Hadassah

Hadassah Conducts Unprecedented Trial of Stem Cell Treatment for MS

Thursday, Jun 25 2015

Prof. Dimitrios Karussis, head of Hadassah Medical Organization’s Multiple Sclerosis Center

An unprecedented clinical trial launched at the Hadassah Medical Organization, which will test the effectiveness of a treatment for Multiple Sclerosis (MS) involving multiple injections of enhanced stem cells directly into the cerebrospinal fluid, could bring hope to the 2.5 million patients worldwide suffering from this neurodegenerative disease.

The trial, under the direction of Prof. Dimitrios Karussis, head of Hadassah’s Multiple Sclerosis Center, is a large randomized double-blind, placebo-controlled study that will eventually have 48 MS patients. While the patients in the control group will not know if they are initially getting the actual treatment or a placebo, the trial contains a crossover design so that eventually everyone will get the stem cell treatment, although some patients will receive the actual treatment six months later.

The novel concept of injecting the stem cells directly into the spinal fluid is aimed at getting the cells to circulate to the various damaged areas of the central nervous system. The injected stem cells, explains Prof. Karussis, “are at their preliminary stage of maturity,”  having the potential to renew the damaged myelin, the nerve covering that degenerates in MS, as well as to suppress the disease. “The cell renewal process,” he says, “will not only prevent future MS attacks, but will also significantly improve motor and cognitive functions which were previously affected by MS, including walking, memory, and more. Preliminary results of our trial have seen wheelchair-bound patients getting back on their own two feet.”

Prof. Karussis hopes to have an interim analysis of the results within one year; the study is intended to be completed at the end of 2016 or early 2017.

“This is truly a groundbreaking trial on a worldwide scale,” concludes Prof. Karussis. “The various unprecedented components of the trial, including the multiple subjects, unique injection technique, and double-injection hope to pave the way to a new form of treatment for MS.”

Comments

From: Steve on August 13, 2016
I am interested in stem cell therapy. I have Lupus which caused stage 4 non-alcoholic liver cirrhosis. Just had my fibroscan and test was 26.7 Can you lead me to the right direction.
From: Rick on October 28, 2015
I was diagnosed with primary progressive MS in 1998 at the age of 54. I will be in Israel for the next few weeks and would like to be considered for treatment. I am currently being seen at the MS facility at UTSW in Dallas.
From: Sydney on September 26, 2015
Hello -- My 64-year-old brother-in-law with relapsing-remitting MS has asked me to contact you regarding your new trials injecting stem cells into the cerebrospinal fluid of MS patients. He is very hopeful about your research and would like to receive the treatment. Please advise. He lives in the United States but would be willing to travel to Israel for the treatment.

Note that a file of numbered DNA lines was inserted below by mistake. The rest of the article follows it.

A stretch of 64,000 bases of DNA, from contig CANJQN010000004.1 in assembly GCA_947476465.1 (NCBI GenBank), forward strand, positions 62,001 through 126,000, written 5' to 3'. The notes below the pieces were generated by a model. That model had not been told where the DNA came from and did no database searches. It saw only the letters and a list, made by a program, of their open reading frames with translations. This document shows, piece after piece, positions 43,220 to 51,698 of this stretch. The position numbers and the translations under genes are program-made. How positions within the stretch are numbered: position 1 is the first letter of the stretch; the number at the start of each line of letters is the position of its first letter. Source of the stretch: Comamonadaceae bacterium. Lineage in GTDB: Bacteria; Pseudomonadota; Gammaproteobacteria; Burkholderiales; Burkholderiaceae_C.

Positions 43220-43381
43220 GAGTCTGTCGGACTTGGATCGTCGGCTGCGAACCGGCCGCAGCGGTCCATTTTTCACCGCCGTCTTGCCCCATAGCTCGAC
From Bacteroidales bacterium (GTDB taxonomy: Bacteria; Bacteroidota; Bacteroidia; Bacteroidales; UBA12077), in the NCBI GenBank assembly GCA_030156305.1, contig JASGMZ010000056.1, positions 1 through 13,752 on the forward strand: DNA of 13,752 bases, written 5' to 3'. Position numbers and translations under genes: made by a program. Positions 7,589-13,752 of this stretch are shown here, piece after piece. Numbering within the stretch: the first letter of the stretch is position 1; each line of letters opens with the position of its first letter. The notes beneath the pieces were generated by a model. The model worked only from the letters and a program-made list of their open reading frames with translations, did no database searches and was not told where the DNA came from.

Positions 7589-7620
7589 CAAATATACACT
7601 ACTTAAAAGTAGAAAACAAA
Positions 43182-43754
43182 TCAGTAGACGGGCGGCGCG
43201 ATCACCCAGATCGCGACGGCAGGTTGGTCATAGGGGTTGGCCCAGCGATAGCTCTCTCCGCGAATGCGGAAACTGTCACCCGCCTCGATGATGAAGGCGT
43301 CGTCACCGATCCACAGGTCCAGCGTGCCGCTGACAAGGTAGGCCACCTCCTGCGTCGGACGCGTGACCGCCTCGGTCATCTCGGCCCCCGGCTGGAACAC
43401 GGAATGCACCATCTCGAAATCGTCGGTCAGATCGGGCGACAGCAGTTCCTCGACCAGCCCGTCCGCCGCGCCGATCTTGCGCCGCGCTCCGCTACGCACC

From: Phoebe on August 18, 2015
I have peripheral neuropathy caused by one of the chemos used to treat me for non-Hodgkins Lymphoma. I was diagnosed in 1999, being in stage 3. After a stem cell transplant in 2000, I have been in remission. The neuropathy has been progressive & while it began in the tip of one toe, it now encompasses both legs to above the knees. Would I be considered a good candidate for this reatment
From: Elizabeth on August 6, 2015
I wish I could participate in this study. I have relapsing-remitting MS.
From: Gloria on August 6, 2015
Stupid autocorrect. Relapsing-remitting
From: Gloria on August 6, 2015
Meant to say relapsing-unremitting MS
From: Gloria on August 6, 2015
I have relapsing-unremitting MS diagnosed in 1991' I'm excited to hear about the results of this study.
From: Aileen on August 5, 2015
Could this treatment possibly help those with idiopathic peripheral neuropathy?
From: Nancy Ullman on August 2, 2015
Please may I participate in this study...I have secondary progressive and will travel anywhere to receive this treatment.
From: Pearl on July 23, 2015
I am a member of the Society of Major Donors. I have a niece who is a nurse & has MS. How can she get involved in this study? Is there any way we can help her so she can continue to help others?
From: Monique on July 13, 2015
Hi, I have primary progressive MS. I would like to know the possibilities of participating in this study or similar Intrathecal stem cell study. Thank you,
From: George on July 7, 2015
What do i need to do to become a part of this study please let me know what the situation is with the study.
From: Dotty on July 6, 2015
How do you become part of this study? I would be interested.
From: franca on July 1, 2015
Hi, my name is franca Cocuzza . I have secondary progressive ms. Could I participate in this study? Please let me know.
From: Anonymous on July 1, 2015
Hi, my name is franca Cocuzza . I have secondary progressive ms. Could I participate in this study? Please let me know.
From: Stuart on June 30, 2015
This article now shared with tens of thousands of MS patients: http://wwwmsviewsandrelatednews.blogspot.com/2015/06/hadassah-conducts-unprecedented-trial.html thank you!
From: EVie on June 30, 2015
THought you would want to see this
From: mike sherbin on June 30, 2015
THought you would want to see this. Evie
From: Harriet on June 30, 2015
Would love to know specifically on which type of MS this study is being performed. How can I become a participant? Live in U.S.
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